The master plan for Unit.City was prepared by the Polish company APA: the cluster is divided into zones called “business”, “innovation”, “education”, and “life”, which allows people to work and get involved in recreational activities without having to leave its confines. Currently, an IT school and three office buildings have been built, with 108 residents already working in them. More than half of them have already launched joint projects – the system has proven its feasibility.
By 2025, nearly half of the territory will be occupied by the residential blocks of Unit.Home complex: these are designed by Archimatika, a company that is very close in spirit to this location – parametric design, focus on energy supplies, and synergy are all part of everyday working process for it. For the housing sector, the same principles were applied as for the entire innovation park, yet the task was made slightly more complex by a seemingly different criterion: the housing had to be cozy above all.
Unit.Home consists of seven city blocks and two separately standing buildings. Their height is quite human-friendly, only six-eight floors, yet each of the blocks has a landmark tower of its own, 20-22 “serious” stories high. For solving the “cozy vs innovative” task, after considering about fifteen options, the architects stopped on a technique that was dramatic in its plastique: each room – and, in the case of Archimatika, no two rooms are exactly alike – is an individual unit, which can be easily read on the facade thanks to the projections and cavities of different size.
The irregular structure will also be emphasized by the light-colored decoration and panoramic windows reaching to the ceiling with slim dark imposts – everything you need, nothing you don’t – while extra brightness will be provided by abundant greenery on the balconies and terraces. This image, found by the architects, best conveys the vibes of the place: you see here a geometric pattern, some rebelliousness, individuality, and being open to the world, all rolled into one.
Just as other Archimatika projects, Unit.Home will not have any standardized solutions in it: the height of the rooms may vary even within one apartment. The focus on the daytime or the nighttime zone, a large kitchen or a large bedroom – the future resident will be able to make his own choice of what better fits his lifestyle. Totally, UNIT.Home will have around 2500 apartments in it.
The first floors of the buildings are given to commercial premises that are meant to save the residents’ time: they will not have to leave their block in order to have a bite to eat, go see a doctor, have their children taken care of, or simply have a rest. In addition to the generally expected infrastructure set, there is also a skate park here, a digital library, an art gallery, barbecue zones, an amphitheater, and a hotel. The environment is barrier-free, and is adapted to the needs of people of limited mobility – for example, the architects made sure that all the buttons are conveniently placed, and corridors and ramps are widened. The parking places are hidden underground, each tenth being equipped with an electric car charger; there are also electrical outlets for bikes.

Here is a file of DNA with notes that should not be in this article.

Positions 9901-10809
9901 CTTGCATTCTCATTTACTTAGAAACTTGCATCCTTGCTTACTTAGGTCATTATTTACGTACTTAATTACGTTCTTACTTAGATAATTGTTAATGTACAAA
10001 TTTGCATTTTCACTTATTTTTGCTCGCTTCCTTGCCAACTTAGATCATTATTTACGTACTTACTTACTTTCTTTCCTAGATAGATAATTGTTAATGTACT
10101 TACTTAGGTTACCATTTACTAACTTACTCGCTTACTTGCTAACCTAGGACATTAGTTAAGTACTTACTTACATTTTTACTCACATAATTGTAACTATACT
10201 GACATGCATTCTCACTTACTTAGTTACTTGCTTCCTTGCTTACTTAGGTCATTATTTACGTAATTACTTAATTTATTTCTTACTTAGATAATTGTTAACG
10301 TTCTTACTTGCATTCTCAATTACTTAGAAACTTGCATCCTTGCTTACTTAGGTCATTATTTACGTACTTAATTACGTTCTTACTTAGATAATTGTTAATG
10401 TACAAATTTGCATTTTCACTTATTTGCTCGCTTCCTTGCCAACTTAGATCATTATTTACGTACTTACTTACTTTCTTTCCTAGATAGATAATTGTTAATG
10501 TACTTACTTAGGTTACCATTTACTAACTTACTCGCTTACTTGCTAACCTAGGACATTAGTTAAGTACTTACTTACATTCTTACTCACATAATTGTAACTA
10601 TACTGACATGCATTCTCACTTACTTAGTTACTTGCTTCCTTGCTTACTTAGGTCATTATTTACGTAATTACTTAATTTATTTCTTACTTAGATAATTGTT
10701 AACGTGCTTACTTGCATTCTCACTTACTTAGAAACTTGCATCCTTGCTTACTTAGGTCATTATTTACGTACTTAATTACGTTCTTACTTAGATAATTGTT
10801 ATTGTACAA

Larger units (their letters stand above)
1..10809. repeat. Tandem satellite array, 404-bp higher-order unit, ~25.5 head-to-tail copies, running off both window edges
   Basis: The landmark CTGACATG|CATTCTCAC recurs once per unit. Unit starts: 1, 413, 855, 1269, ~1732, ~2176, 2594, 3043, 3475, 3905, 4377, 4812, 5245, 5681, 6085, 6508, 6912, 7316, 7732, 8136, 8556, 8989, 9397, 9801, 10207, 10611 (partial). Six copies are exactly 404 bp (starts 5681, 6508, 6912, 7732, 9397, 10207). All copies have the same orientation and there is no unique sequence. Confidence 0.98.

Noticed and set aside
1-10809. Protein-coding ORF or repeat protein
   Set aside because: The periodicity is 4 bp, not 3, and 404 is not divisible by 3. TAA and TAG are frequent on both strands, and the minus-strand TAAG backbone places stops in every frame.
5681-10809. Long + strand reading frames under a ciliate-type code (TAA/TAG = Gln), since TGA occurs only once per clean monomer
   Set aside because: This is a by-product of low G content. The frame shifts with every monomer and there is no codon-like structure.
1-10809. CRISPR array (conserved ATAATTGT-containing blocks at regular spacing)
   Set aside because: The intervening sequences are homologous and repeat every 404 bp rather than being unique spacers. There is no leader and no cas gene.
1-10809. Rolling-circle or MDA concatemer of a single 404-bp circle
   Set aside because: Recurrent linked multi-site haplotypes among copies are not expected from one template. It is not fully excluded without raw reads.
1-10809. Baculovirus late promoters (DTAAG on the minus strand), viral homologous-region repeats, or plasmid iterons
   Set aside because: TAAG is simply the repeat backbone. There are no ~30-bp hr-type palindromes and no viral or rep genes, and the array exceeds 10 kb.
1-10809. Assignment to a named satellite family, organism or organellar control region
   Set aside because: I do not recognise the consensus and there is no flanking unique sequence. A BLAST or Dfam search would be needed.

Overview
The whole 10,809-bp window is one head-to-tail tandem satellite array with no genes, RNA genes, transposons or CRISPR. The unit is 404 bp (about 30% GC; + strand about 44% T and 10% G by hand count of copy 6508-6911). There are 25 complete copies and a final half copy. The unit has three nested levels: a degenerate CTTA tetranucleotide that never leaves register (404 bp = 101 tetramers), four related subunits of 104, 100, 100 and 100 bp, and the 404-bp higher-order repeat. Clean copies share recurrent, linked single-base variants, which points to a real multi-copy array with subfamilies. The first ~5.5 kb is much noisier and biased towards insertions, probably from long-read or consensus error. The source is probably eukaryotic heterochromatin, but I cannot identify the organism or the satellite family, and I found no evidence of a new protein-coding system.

The houses are designed in such a way as to meet the BREEAM environmental criteria; Unit.Home will become Ukraine’s first housing complex with such “green” status – claims the founder of KAN Development Igor Nikonov. The set of technologies applied for that purpose puts one in an optimistic mood.
The SMART Lightening system adapts the lights to the time of the day and weather conditions. The greenery on the terraces is not just a beautiful concept: the sprinkling and drainage systems are installed in the infrastructure of the buildings. BMS - the automated building management system – tracks down the breakdowns: if somewhere a pipe is suddenly leaking, the water supply will be stopped, and this will eliminate the risk of overflowing. There is also the SMART Home monitoring system that shows to the tenants the expenditure of heat, water, and electricity through a smartphone application – one will be able to compare, for example, how much water he spends on a bath or on a shower, and draw his own conclusions. At the same time, the managing company also has an opportunity to quickly respond on the building’s nonstandard performance: if some place, for example, consumes too much energy, they send a droid to inspect the spot – well, just kidding, of course, but this idea does not nearly sound as sci-fi as it would have a few years ago. The smart technologies will help the residents save up to 25% on utility bills.
The security system is yet another stunner. There will be no fences on the territory of the cluster, just innovative technologies: a face scanner, a license plate recognition system, and an aberrant behavior detection system, as well as patrol drones and emergency buttons. The high-speed internet will be protected from cyberattacks and the vagaries of nature.
Unit.Home looks like a utopia one feels like immediately being in: a beautiful green-and-white town, where people live and meet to invent new things, securely protected by friendly technologies. And the solid reputation of Archimatika leaves no doubt that this is how it is eventually going to be. And this new type of environment will perhaps foster a new type of human beings.